To say that President Obama loves basketball understates the role of the sport in his life. He has been devoted to the game for 40 years now, ever since the father he did not know and never saw again gave him his first ball during a brief Christmastime visit. Basketball is central to his self identity. It is global yet American-born, much like him. It is where he found a place of comfort, a family, a mode of expression, a connection from his past to his future. With foundation roots in the Kansas of his white forebears, basketball was also the city game, helping him find his way toward blackness, his introduction to an African American culture that was distant to him when he was young yet his by birthright .
As a teenager growing up in Hawaii,he dreamed the big hoops dream. He had posters of the soaring Dr. J on his bedroom wall. A lefty, he practiced the spin moves of Tiny Archibald. And in the yearbook of an older high school classmate who wanted to be a lawyer, he wrote: “Anyway, been great knowing you and I hope we keep in touch. Good luck in everything you do, and get that law degree. Some day when I am an all-pro basketballer, and I want to sue my team for more money, I’ll call on you. Barry.”
It never happened, of course. But the adolescent known as Barry kept on playing, even after he took back his given name of Barack and went off to college at Occidental, Columbia and Harvard and went into community organizing, then politics in Illinois. He played whenever he could on playgrounds, in fancy sport clubs, at home, on the road. During his first trip back to Honolulu after being elected president, he rounded up a bunch of his old high school pals, got the key to the gym at Punahou School, and went at it. When the pickup game was over, Darryl Gabriel, who had been the star of their championship-winning team, found himself muttering to another former teammate, “Man, Barack is a lot better than Barry ever was!”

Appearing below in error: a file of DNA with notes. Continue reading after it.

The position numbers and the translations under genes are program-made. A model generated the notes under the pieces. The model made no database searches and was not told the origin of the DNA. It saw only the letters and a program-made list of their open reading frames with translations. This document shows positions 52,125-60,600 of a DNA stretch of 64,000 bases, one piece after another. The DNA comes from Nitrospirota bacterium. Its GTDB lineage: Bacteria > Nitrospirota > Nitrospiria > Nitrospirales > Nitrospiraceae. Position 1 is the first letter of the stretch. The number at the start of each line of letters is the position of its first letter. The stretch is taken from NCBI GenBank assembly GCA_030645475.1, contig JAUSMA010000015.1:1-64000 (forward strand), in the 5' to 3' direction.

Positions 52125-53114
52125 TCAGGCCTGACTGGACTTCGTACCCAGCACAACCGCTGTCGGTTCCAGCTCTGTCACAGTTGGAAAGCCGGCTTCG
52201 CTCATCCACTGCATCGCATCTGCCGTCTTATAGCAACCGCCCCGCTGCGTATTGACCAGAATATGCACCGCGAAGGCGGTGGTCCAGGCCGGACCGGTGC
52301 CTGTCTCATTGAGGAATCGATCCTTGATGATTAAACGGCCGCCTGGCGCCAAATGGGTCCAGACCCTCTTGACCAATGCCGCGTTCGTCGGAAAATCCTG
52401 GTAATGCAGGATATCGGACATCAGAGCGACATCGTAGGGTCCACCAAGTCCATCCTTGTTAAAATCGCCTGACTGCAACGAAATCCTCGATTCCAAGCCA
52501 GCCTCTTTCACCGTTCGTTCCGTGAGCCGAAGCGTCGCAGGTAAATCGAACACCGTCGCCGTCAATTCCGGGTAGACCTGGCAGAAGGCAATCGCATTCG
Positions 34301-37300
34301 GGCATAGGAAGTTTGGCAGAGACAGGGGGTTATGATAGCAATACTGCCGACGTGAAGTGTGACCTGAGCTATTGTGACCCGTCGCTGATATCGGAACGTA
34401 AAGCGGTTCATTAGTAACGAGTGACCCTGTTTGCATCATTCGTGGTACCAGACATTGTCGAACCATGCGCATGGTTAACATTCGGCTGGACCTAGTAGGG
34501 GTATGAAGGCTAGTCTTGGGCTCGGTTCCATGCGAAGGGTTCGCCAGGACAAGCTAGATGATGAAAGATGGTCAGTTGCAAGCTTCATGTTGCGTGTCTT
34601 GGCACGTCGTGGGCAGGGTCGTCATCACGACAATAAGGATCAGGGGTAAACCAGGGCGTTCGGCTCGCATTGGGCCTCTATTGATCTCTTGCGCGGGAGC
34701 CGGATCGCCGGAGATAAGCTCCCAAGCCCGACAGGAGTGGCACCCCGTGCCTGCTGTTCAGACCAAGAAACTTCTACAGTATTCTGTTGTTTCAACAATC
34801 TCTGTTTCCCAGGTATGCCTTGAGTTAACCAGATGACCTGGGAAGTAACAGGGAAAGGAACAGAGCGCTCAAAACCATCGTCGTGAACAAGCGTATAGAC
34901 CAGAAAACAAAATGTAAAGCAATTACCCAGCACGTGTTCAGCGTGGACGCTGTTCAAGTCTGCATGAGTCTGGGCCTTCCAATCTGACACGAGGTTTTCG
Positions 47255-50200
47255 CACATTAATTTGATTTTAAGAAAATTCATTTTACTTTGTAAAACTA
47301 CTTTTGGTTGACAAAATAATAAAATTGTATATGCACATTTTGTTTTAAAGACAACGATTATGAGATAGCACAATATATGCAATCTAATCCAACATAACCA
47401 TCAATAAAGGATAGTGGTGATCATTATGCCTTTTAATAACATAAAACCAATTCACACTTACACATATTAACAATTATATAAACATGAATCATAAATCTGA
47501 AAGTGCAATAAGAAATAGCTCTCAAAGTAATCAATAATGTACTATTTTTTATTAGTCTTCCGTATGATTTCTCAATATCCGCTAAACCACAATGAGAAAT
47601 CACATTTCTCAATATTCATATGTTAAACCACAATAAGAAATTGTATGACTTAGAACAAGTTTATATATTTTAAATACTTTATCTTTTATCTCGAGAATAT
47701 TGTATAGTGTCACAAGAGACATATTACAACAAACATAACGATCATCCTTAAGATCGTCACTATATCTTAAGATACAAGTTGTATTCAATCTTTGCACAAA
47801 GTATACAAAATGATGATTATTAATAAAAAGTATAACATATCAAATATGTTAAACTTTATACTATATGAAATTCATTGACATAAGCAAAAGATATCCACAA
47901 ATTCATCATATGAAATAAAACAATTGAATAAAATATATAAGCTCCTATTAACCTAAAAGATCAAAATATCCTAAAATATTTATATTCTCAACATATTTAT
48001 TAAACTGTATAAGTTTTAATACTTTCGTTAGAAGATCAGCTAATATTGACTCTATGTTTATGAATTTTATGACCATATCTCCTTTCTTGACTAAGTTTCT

In his presidency, basketball has become a recurring theme, one of the visible ways that he has escaped the confines of the White House and the pressures of his job. He’s sat courtside at a Washington Wizards game, cheering on his team, the Chicago Bulls. He’s talked trash on the court behind the White House, taken in a game between North Carolina and Michigan State on the deck of the USS Carl Vinson, and invited ESPN into the Oval Office to watch him fill out his bracket for March Madness.
This is the story of the roots of his obsession, back in his days as a teenager, when Barry Obama played on one of the best high school teams in the country.
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It was one thing to play basketball every day on the outdoor courts on the Punahou School campus in the late 1970s, quite another to play for the school team. The athletic model at the elite Honolulu prep school could be compared to major league baseball and its farm system. There were three levels of minor teams after ninth grade intramurals -- Junior Varsity A, Junior Varsity AA, and Varsity A -- before a player reached the major leagues of Varsity AA.